Lane invites Inspector Thumm to “discard your swathings and join me on the bearskin,” an offer he mercifully declines.

The real tragedy of X is that it contains a number of compelling elements, only to squander them on an inconsistent and overlong narrative. The Tragedy of X includes individual sequences that are exceptionally vivid and engaging, and the solution involves some nice deductions. However, it’s not a coincidence that the best moments do not include Drury Lane. Most of the time, it seems clear that Lane is intended as a parody of the eccentric, egotistical great detective, driving Thumm and Bruno crazy with his antics. Other times, however, the authors appear to be playing it fairly straight. It’s never obvious how seriously Lane should be taken. Either way, it hardly seems worthwhile to find out.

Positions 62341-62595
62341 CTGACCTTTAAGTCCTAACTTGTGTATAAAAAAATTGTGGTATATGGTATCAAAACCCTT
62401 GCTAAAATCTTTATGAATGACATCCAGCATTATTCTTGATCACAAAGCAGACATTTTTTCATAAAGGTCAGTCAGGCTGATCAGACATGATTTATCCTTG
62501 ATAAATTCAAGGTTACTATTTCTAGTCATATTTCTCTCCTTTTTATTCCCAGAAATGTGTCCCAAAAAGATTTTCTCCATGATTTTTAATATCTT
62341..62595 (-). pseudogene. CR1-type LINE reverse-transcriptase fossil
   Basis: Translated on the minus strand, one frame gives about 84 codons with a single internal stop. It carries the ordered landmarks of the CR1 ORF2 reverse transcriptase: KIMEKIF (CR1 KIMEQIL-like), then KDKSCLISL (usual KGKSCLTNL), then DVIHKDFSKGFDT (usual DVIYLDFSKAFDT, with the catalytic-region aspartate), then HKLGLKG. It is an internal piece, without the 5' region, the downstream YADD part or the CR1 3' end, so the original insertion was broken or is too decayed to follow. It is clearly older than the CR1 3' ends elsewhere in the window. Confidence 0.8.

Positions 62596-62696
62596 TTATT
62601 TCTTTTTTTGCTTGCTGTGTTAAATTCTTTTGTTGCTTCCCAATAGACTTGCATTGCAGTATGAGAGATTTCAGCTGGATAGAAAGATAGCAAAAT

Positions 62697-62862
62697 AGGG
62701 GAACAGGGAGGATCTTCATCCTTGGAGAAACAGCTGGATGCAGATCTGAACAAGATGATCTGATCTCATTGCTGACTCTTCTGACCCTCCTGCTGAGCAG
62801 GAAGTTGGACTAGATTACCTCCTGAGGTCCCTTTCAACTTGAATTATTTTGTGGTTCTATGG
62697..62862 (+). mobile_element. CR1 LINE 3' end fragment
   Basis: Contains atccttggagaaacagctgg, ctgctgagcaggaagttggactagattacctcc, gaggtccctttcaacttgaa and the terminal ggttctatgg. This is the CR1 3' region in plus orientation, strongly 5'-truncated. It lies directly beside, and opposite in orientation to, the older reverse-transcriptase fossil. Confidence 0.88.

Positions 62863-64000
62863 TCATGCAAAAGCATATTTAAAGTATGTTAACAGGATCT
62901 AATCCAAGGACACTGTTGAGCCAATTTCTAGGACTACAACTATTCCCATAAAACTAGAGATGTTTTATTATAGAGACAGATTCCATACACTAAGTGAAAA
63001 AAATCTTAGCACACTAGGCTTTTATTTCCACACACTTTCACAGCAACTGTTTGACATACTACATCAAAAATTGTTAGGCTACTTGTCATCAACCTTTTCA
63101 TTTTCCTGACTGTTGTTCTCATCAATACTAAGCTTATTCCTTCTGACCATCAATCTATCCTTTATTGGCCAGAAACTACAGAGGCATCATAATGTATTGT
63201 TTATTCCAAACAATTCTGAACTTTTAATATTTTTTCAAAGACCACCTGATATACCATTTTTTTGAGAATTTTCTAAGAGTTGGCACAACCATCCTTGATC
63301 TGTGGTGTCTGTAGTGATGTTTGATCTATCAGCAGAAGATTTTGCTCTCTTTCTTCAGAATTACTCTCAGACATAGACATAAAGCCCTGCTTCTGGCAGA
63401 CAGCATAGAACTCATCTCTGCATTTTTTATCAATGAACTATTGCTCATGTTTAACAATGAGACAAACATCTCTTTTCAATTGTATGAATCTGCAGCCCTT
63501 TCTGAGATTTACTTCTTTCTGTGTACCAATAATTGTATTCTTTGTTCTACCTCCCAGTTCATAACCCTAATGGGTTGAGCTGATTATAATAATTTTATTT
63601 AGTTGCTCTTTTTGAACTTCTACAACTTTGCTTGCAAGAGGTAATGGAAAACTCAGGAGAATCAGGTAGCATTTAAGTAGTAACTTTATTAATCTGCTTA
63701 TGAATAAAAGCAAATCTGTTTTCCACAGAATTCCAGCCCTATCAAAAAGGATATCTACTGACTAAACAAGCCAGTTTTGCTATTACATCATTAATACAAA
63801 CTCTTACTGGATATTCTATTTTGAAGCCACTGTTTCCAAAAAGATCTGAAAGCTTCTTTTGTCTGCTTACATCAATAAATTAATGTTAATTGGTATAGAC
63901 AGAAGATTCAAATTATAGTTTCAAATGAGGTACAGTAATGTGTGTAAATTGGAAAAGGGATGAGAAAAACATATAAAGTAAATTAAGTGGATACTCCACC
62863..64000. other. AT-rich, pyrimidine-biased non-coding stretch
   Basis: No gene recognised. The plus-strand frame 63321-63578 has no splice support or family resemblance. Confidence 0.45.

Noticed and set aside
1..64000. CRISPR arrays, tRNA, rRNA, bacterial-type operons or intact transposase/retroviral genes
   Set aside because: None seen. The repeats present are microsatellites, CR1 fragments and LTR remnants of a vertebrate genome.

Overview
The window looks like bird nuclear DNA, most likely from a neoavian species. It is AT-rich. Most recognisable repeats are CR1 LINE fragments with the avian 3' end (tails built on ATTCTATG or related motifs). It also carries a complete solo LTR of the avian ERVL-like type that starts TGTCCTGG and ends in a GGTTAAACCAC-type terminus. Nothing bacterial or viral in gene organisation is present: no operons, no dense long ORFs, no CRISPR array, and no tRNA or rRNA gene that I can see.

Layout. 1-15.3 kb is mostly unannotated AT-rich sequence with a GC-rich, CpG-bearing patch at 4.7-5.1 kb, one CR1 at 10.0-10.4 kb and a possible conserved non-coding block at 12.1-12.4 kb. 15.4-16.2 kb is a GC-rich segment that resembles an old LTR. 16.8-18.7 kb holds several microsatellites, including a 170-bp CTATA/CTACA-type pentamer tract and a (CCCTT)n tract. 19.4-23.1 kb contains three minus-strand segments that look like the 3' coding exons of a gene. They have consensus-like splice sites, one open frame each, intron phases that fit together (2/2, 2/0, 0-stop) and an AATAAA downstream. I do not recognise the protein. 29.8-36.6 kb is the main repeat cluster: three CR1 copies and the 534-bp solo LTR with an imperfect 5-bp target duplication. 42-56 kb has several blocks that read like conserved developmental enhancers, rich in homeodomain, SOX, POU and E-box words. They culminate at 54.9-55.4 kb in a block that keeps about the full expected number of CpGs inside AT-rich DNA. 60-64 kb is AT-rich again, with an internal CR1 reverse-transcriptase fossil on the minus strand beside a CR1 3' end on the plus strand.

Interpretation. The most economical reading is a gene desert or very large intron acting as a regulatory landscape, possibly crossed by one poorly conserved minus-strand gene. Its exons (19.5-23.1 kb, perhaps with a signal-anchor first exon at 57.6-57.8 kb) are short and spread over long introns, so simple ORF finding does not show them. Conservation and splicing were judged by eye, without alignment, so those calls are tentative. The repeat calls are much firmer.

Second Opinions

The Green Capsule

I worry that I unduly criticize these books because the writing isn’t bad by any means.  Well, that is to say “if you examine the writing of any given page, all things seem in order.”  And yet, I need something – whether a impossible hook, or just a glimpse of a soul – to pull me along.  I have yet to encounter it with the Queens.

In Search of the Classic Mystery Novel

And then we come to the overall plan – there are a couple of other deaths to keep the plot jogging along – but it’s mindblowingly stupid and overcomplicated. Add to that a middle section of the book concerned with proving (or disproving) the innocence of the obvious suspect where, again, the critical piece of evidence is obvious and, to be honest, this is a bit of a letdown. Still worth a look, but you have to suspend your disbelief at times.